Vatican investigator says claims of Jesuit abuse true

Dec 18, 2022, 9:58 PM | Updated: Dec 19, 2022, 12:23 pm
FILE - Pope Francis is flanked by Jesuits' superior general Arturo Sosa Abascal, left as he leaves ...

FILE - Pope Francis is flanked by Jesuits' superior general Arturo Sosa Abascal, left as he leaves the Church of the Gesu', mother church of the Society of Jesus (Jesuits), after presiding a mass on March 12, 2022. The head of Pope Francis’ Jesuit religious order admitted Wednesday, Dec. 14, 2022, that a famous Jesuit priest had been convicted of one of the most serious crimes in the Catholic Church some two years before the Vatican decided to shelve another case against him for allegedly abusing other adult women under his spiritual care.The Rev. Arturo Sosa, the Jesuit superior general, made the admission during a briefing with journalists that was dominated by the scandal over the Rev. Marko Ivan Rubnik and the reluctance of both the Vatican and the Jesuits to tell the whole story behind the unusually lenient treatment he received. (AP Photo/Domenico Stinellis)

(AP Photo/Domenico Stinellis)

ROME (AP) — A Vatican-appointed investigator who helped bring to light decades-old allegations of sexual and spiritual abuse against a famous Jesuit priest is calling for the hierarchs who hid his crimes to “humbly ask the world to forgive the scandal.”

In correspondence obtained Monday, Bishop Daniele Libanori also said the claims of the women about the Rev. Marko Ivan Rupnik were true and that they had “seen their lives ruined by the evil suffered and by the complicit silence” of the church.

Libanori penned the letter Sunday to fellow priests after a remarkable week in which the Jesuit religious order of Pope Francis admitted that Rupnik, an artist whose mosaics grace churches and chapels around the world, had been excommunicated for having committed one of the most serious crimes in the church: using the confessional to absolve a woman with whom he had engaged in sexual activity.

The Vatican’s Congregation for the Doctrine of the Faith, which handles sex abuse cases, declared the excommunication in May 2020 but lifted it that same month and then declined to prosecute him a year later when nine women came forward with other, related allegations. The Congregation, which is headed by Jesuits, said the cases were to old to prosecute.

Libanori, who is himself a Jesuit, uncovered the women’s stories when he was sent in 2019 by the Vatican to conduct an investigation into their troubled community in Slovenia amid complaints about their current leader.

Rupnik, who is Slovene, had helped found the Loyola Community of consecrated women in the 1980s, but was ordered to leave in 1993 for reasons that now appear related to allegations he sexually and spiritually abused the women under his spiritual care there.

Learning of the claims, Libanori urged the women to file formal complaints with the Vatican, resulting in the 2021 case that was ultimately shelved because it was deemed too old to prosecute.

Despite the early exile from Slovenia, Rupnik retained some supporters and a group of women followed him to Rome where he founded a hugely successful art and cultural study center — the Aletti Center, which has its own publishing imprint, Lipa Editions. Rupnik still enjoys a strong web of supporters, some of whom have sought to discredit the Slovene accusers by questioning their mental health, according to another piece of Libanori correspondence.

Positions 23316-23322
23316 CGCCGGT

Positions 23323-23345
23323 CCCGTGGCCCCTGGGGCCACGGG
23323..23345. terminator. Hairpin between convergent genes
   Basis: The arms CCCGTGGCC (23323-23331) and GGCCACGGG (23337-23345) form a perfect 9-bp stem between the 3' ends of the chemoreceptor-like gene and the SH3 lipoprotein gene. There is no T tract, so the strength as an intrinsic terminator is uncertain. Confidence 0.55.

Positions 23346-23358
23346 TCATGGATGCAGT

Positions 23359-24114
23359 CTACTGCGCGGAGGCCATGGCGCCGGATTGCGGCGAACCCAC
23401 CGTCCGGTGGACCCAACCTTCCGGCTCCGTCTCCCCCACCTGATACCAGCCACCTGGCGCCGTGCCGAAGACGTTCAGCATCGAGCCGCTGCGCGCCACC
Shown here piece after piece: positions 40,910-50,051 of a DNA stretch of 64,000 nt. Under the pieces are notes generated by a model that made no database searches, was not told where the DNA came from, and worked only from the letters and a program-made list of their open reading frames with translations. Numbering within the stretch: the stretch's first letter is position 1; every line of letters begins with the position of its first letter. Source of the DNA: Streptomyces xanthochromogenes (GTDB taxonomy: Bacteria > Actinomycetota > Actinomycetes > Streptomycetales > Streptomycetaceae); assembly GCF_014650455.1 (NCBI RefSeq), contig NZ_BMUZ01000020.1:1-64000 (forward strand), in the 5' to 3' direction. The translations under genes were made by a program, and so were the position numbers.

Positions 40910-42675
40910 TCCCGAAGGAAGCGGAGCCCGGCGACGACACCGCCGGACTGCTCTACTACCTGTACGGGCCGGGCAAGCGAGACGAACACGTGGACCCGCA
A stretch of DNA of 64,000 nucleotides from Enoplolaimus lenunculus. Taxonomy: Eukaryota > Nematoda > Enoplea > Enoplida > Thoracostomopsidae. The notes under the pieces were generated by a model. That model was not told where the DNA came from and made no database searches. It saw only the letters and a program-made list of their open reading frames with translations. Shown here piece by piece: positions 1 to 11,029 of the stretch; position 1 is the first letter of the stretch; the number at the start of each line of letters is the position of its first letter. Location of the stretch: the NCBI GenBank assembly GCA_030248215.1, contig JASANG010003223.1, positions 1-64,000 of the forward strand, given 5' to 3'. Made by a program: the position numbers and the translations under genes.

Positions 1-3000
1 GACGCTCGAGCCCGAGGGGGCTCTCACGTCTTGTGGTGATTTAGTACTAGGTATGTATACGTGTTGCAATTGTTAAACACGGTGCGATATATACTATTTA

“It’s ignoble to think of reducing responsibility and diminishing the evil by dismissing those who complain with summary judgments about their mental health or, worse, their seriousness,” Libanori wrote in a Dec. 4 letter to the Slovene community members. “If anything, this makes the responsibility of those who took advantage of them more serious.”

The Rupnik scandal has underscored the weaknesses in the Vatican’s abuse policies concerning spiritual and sexual abuse of adult women, and how powerful priests can often count on high-ranking support even after credible allegations against them are lodged.

Libanori’s correspondence evidences the same playbook used by other accused priests — the Rev. Marcial Maciel and ex-Cardinal Theodore McCarrick for example — who managed to discredit their accusers for decades by claiming they were unstable, out to hurt them or the church, or were merely spreading slanderous “calumnies.”

Libanori, who is also an auxiliary bishop of Rome, sought to set the record straight in the letter to Italian priests. While saying Rupnik deserves God’s love and mercy, Libanori said his victims deserve to be believed, that the full truth must still come out and that those who protected Rupnik must step up.

“Wounded and offended people, who have seen their lives ruined by the evil suffered and by complicit silence, have the right to have their dignity even publicly restored now that everything has come to light,” Libanori wrote. “We the church have a duty to seriously examine our conscience, and those who are responsible must acknowledge it and humbly ask the world to forgive the scandal.”

The Jesuits, for their part, are asking any other potential victims to come forward with claims.

The Rupnik case appears to be another instance of a charismatic religious leader who helped found a new religious community, only to later be accused of abusing those under his spiritual sway. Pope Francis has been cracking down on the unregulated explosion of such communities that blossomed after the Second Vatican Council and found favor under St. John Paul II.

Francis has launched countless investigations into individual communities, imposed outside leadership on them to implement reforms while making across-the-board term limits on governance positions in lay movements to try to prevent cults of personalities from forming.

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Vatican investigator says claims of Jesuit abuse true